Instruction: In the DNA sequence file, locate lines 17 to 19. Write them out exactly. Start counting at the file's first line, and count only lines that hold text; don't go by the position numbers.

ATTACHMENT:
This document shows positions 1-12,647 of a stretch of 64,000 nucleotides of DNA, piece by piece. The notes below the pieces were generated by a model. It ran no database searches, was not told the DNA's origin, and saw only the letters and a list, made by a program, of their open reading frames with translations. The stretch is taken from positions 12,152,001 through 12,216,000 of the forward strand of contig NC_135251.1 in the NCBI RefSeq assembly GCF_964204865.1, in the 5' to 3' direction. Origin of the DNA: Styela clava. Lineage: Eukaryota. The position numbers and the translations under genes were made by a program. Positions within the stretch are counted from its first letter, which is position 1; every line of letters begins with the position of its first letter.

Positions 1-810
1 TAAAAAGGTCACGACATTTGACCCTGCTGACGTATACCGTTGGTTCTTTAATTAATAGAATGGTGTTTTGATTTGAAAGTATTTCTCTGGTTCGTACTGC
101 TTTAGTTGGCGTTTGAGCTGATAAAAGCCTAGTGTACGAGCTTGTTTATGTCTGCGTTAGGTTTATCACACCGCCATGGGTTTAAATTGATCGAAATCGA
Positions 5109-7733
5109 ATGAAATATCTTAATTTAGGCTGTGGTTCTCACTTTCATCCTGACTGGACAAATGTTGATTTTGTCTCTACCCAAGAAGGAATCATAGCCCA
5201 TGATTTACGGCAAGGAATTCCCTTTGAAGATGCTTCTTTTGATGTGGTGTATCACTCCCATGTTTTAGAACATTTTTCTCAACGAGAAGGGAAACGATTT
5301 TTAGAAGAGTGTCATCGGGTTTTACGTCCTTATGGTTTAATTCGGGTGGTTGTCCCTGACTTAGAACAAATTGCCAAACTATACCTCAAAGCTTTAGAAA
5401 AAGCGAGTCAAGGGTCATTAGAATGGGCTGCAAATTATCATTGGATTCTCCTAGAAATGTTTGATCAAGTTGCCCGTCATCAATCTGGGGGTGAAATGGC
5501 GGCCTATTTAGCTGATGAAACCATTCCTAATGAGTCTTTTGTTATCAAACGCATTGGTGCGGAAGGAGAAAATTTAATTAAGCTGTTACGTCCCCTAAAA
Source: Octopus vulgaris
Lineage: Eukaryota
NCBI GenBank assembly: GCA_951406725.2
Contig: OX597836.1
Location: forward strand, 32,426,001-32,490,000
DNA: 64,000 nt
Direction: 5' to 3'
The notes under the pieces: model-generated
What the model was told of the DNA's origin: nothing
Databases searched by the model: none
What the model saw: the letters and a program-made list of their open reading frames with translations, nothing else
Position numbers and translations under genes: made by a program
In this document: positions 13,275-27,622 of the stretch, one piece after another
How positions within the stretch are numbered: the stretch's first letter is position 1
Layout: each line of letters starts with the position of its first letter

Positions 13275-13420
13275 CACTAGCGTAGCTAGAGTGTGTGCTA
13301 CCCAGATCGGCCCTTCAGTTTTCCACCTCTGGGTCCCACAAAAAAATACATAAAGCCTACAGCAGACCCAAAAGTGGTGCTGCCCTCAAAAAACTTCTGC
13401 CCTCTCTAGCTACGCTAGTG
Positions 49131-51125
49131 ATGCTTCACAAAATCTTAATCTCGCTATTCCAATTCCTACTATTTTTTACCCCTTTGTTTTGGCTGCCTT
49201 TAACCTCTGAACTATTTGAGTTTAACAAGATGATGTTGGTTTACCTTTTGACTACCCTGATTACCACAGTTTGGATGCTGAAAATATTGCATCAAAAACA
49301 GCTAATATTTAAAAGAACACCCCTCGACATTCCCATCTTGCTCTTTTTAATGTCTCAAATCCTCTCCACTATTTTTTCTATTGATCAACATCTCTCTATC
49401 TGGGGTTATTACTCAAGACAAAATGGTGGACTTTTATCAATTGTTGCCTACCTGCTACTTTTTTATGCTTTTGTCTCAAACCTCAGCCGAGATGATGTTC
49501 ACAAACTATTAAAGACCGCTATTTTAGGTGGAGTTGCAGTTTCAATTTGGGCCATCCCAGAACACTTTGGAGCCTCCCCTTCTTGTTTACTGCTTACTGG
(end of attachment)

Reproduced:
Direction: 5' to 3'
The notes under the pieces: model-generated
What the model was told of the DNA's origin: nothing